|Lojban For Beginners — velcli befi la lojban. bei loi co'a cilre|
|Prev||Chapter 1. Sounds, names and a few attitudes||Next|
Watch any film where people don't know each other's language. They start off saying things like "Me Tarzan," which is as good a place to start learning Lojban as any. So here we go.
mi'e is related to mi, which is 'I', 'me' and so on. It's a good example of the apostrophe separating two vowels, and sounds a bit like me heh.
I am lucky because my name goes directly into Lojban without any changes. However, there are some rules for Lojban names which mean that some names have to be 'Lojbanised'. This may sound strange — after all, a name is a name — but in fact all languages do this to some extent. For example, English speakers tend to pronounce Jose something like Hozay, and Margaret in Chinese is Magelita. Some sounds just don't exist in some languages, so the first thing you need to do is rewrite the name so that it only contains Lojban sounds, and is spelt in a Lojban way.
Note: The catch here is, what version of the sounds will you be using? For English in particular, British and American vowels can be quite different. The British version of Robin is reasonably approximated by robin.; but the American version is closer to rabyn. or rab,n.. And within America and Britain, there is also a good deal of variation. So you should take the transliterations given below with a grain of salt.
Let's take the English name Susan. The two s's are pronounced differently — the second one is actually a z — and the a is not really an a sound, it's the 'schwa' we just mentioned. So Susan comes out in Lojban as suzyn..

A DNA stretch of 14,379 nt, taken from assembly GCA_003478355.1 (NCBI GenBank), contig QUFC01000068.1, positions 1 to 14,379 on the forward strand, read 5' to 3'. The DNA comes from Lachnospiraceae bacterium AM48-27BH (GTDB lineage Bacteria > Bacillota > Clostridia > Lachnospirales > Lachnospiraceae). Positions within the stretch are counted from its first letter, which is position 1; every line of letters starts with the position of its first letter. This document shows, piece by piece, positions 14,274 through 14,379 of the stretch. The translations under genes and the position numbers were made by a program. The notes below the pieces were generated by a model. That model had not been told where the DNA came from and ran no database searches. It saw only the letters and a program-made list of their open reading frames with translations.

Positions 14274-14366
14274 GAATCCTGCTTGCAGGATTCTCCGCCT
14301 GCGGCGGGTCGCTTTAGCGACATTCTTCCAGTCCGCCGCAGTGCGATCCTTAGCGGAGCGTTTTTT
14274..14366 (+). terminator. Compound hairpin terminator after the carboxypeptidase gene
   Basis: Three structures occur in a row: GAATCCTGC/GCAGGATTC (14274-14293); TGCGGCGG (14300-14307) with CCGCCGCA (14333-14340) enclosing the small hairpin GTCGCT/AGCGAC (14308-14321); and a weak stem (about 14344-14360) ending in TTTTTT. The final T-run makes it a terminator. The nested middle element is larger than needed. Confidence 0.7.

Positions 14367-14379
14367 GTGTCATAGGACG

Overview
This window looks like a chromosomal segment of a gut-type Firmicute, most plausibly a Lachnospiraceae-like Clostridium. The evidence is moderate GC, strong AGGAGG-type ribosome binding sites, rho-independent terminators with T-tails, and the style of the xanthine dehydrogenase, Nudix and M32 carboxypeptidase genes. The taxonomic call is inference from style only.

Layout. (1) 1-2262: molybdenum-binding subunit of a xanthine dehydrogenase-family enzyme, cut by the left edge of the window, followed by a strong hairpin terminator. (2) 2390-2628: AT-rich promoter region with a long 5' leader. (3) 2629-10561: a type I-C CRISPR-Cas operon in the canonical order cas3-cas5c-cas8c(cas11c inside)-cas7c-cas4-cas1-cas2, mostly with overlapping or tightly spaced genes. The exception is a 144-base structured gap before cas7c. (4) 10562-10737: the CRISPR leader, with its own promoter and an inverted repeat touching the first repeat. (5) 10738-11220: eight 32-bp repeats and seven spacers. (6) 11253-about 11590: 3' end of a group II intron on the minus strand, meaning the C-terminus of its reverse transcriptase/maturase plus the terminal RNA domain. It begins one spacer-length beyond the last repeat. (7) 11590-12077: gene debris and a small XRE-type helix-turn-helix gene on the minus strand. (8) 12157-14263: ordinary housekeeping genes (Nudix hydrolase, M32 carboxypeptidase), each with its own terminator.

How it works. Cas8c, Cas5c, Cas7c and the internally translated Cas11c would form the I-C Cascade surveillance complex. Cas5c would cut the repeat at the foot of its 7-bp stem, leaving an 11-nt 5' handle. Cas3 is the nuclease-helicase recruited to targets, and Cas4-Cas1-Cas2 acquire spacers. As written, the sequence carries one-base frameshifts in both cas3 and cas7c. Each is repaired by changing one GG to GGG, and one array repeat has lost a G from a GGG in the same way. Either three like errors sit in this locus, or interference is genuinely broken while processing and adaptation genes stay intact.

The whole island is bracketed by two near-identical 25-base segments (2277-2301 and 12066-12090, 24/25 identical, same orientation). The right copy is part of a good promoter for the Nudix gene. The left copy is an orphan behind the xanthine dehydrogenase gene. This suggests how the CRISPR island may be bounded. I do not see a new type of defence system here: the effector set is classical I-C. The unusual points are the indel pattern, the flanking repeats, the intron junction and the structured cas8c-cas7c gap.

You may have noticed the extra full stop (period) there. This is necessary because if you didn't pause, you might not know where the name ended and the next word began. In addition, if a name begins with a vowel, you need a full stop there as well. For example:
|.IBraxim. or .IBra'im.|
You can also put a full stop in between a person's first and last names (though it's not compulsory), so Jim Jones becomes djim.djonz..
An important rule for Lojbanising names is that the last letter of a cmene (Lojban name) must be a consonant. Again, this is to prevent confusion as to where a name ends, and what is and is not a name (all other Lojban words end in a vowel). We usually use s for this; so in Lojban, Mary becomes meris. , Joe becomes djos. and so on. An alternative is to leave out the last vowel, so Mary would become mer. or meir..
A few combinations of letters are illegal in Lojbanised names, because they can be confused with Lojban words: la, lai and doi. So Alabama can't be .alabamas. but needs to be .alybamas. , for example.
The final point is stress. As we've seen, Lojban words are stressed on the penultimate syllable, and if a name has different stress, we use capital letters. This means that the English and French names Robert come out differently in Lojban: the English name is robyt. in UK English, or rab,rt. in some American dialects, but the French is roBER. .
To give an idea of how all this works, here are some names of famous people in their own language and in Lojban.
magryt.tatcys. (no th in Lojban because most people around the world can't say it!)
maudzyDYN. (Final ng is in Lojban conventionally turned into n.)
Where are these places?
Lojbanise the following names